The return of virtual reality

Oculus and Epson presented two wildly varying approaches to headset design at Siggraph 2013.

By Kathleen Maher

Nvidia took a space in the Emerg­ing Technologies area to demon­strate the work it is doing with lightweight display panels for virtual reality (VR) headsets. The panels are fabulously thin and lightweight, but the VR experience was a long way from satisfactory.

Next-gen virtual reality: Nvidia is experimenting with new materials for VR headsets. (Source: JPR)
Next-gen virtual reality: Nvidia is experimenting with new materials for VR headsets. (Source: JPR)

There’s also a new VR startup in town … really. Oculus took a shed in the back of the hall (see, “The coolest booth at Siggraph). We wandered back there to see what’s what, having been involved in several of the old VR wars—or wait, maybe our parents told us about them. Earlier in the day an enthusiastic young type over in the Shotgun booth told us the Oculus Rift would redefine movie­making as we know it. The project was started by Palmer Luckey, a teenager who had been working in his garage on virtual reality headsets for a few years. Palmer teamed up with veterans from Scaleform, the interface company acquired by Autodesk and headed by Brendan Iribe. Together they launched a Kickstarter, which raised $2.4m to fund the creation of Oculus Rift development kits, over 20,000 of which are now in the hands of content creators around the world.

Ask for Joe: The Occulus booth at Siggraph. (Source: JPR)
Ask for Joe: The Occulus booth at Siggraph. (Source: JPR)

Oculus Rift has been partially fund­ed through crowdsource money. They raised $2.4 million during their Kick­starter campaign. What we saw on dis­play was immersive enough, but the dis­play was nowhere good enough. There’s lag and blur because the display panels aren’t fast enough to keep up with the data being fed to them. The effect is un­pleasant.

Technology marches on, and it may well be a matter of not too much time before the displays can keep up with the demands of 3D gaming. Meanwhile, the young company can try to answer the question: is this what people really want to do with head-mounted displays? In addition to 3D gaming, there is the po­tential for multi-viewing movies. One of the demos shows a movie theater where other virtual patrons can watch the movie together. Or, in the case of 3D gaming, the gamers can really be in the game together. The people at Ocu­lus Rift admit that hanging out in 3D spaces wears off in the thrills and chills department pretty quickly; we knew this years ago.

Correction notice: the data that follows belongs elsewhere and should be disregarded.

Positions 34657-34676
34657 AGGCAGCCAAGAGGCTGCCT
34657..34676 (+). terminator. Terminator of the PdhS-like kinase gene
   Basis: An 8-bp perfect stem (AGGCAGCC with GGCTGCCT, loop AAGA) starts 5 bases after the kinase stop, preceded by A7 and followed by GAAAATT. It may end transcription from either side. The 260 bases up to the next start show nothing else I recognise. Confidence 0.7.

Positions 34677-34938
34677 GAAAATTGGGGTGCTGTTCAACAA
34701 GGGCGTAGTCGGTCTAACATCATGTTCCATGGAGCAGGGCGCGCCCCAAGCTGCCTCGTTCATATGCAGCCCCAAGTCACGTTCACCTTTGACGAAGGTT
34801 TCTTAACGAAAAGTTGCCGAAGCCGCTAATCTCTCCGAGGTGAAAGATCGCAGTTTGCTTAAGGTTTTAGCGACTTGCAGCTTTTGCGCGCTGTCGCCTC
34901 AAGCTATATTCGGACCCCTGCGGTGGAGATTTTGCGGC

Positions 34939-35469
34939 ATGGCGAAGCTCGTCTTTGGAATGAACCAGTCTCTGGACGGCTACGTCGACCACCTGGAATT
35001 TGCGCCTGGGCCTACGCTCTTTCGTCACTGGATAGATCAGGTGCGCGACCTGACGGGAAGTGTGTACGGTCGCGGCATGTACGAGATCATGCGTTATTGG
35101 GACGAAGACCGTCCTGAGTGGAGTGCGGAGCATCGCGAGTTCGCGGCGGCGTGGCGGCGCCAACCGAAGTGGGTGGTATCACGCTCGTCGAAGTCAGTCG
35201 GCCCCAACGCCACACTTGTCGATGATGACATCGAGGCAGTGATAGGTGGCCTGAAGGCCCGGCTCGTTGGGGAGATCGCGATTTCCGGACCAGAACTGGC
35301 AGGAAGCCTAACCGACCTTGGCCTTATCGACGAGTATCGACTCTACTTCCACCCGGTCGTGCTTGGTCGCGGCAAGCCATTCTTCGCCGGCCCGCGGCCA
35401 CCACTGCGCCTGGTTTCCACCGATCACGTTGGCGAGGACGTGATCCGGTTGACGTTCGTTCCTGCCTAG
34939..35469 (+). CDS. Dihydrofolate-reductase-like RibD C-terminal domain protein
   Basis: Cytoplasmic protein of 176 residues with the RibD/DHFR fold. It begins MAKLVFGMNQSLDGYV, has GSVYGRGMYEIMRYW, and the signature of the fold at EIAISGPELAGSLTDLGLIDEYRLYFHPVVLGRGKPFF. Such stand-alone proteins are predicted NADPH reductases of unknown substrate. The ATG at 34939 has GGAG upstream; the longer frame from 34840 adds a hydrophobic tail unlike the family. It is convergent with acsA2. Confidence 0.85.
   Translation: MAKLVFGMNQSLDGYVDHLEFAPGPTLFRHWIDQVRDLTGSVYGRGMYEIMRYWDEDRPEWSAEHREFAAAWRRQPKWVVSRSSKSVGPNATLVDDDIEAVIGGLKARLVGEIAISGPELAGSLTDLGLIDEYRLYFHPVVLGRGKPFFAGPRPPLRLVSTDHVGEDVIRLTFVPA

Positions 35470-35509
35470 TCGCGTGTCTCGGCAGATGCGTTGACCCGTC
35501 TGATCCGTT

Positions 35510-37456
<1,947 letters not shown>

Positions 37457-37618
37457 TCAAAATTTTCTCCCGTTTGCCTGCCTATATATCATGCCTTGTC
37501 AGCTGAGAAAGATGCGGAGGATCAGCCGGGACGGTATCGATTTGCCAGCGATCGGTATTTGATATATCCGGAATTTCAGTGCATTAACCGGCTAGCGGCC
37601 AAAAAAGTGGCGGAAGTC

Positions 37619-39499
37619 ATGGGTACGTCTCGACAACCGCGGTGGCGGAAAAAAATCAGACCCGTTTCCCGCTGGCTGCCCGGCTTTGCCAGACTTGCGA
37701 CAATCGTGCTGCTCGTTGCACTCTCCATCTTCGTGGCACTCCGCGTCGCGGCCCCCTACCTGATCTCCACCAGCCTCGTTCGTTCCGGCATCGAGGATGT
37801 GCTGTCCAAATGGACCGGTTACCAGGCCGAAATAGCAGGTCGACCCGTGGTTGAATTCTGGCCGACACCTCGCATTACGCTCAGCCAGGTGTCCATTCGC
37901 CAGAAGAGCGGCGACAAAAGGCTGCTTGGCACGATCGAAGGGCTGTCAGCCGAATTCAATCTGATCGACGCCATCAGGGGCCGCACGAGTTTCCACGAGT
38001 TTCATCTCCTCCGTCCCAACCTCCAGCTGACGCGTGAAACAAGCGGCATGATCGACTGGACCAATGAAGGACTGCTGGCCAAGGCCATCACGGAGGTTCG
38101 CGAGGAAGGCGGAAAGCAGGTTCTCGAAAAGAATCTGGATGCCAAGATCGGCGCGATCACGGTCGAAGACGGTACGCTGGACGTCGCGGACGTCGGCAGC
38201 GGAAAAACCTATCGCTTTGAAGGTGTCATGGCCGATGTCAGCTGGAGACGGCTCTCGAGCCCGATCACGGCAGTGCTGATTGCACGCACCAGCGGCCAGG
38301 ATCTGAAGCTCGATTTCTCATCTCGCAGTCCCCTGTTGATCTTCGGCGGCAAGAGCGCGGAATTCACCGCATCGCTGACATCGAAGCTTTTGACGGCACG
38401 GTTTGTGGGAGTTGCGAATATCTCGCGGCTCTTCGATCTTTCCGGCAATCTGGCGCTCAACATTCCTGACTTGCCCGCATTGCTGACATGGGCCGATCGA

Epson brings AR to earth

Epson has another alternative. Last year at CES, Epson announced the de­velopment program for their Moverio BT-100 3D transparent head-mount dis­play unit, powered by the beloved An­droid OS.

The Moverio BT-100 consists of a set of see-through multimedia glasses and a pocket-sized control unit, powered by Android 2.2 (Froyo). The device offers web-browsing capabilities and allows users to watch content from most web­sites including MPEG-4 videos, files, or applications and side-by-side 3D view­ing on the move. The control unit fea­tures dedicated buttons for commonly used functions and a touch-sensitive track pad. Wi-Fi connectivity, a 4 GB SD card, 1 GB of internal memory, and a convenient storage case are all includ­ed with the Moverio.

Yet another headset: The Epson Moverio BT-100 3D kit. (Source: Epson)
Yet another headset: The Epson Moverio BT-100 3D kit. (Source: Epson)

The display is a “large perceived image”—equal to viewing a 320-inch screen from a distance of 20 meters. Viewing mode can be toggled between 2D and 3D.

Lens resolution is 960 x 540 (qHD16:9) 24-bit color 60H refresh, which gives a perceived image of 80 inches at 16.4 feet (5 meters). The field of view is 23 degrees.

Wearing the Moverio BT-100. (Source: Epson)
Wearing the Moverio BT-100. (Source: Epson)

The Moverio uses a micro-projection optical engine with 0.52-inch Poli-sili­con TFT active Matrix Color LCD with a LED light source.

Epson invited one and all to apply for the SDK and join the developer pro­gram, looking for ideas for applications and usage. They’ve got those proposals now and are evaluating which ones they will fund.

The kit sells for $700, which is less than Google Glass, and it has two screens. It has a six-hour rechargeable battery, 1 GB of internal storage, plus a microSDHC card slot (for movies, books, music, photos, etc.) and Wi-Fi for streamed content.

Our take

I tried the glasses and discussed AR with the Epson guy and one of their partners, APX (which has some nice application examples on their website). They are doing security and military intervention systems.

There are no location sensors, so a gyro or would be needed to open it up to the whole AR market. It’s an open system, and Epson invites hacking and experimentation. I expect to see inter­esting applications next year.

As for headsets in general, there is plenty of question about what people will really want to do with these devices. The Oculus Rift has gotten enthusias­tic endorsement from the game heavy­weight—John Carmack, Dean Hall, Gabe Newell, Cliff Bleszinski, Michael Abrash, Tim Sweeney, Chris Roberts, Markus Persson, David Helgason, and Shuhei Yoshida of Sony’s Worldwide Studios—ac­cording to Wikipedia, anyway.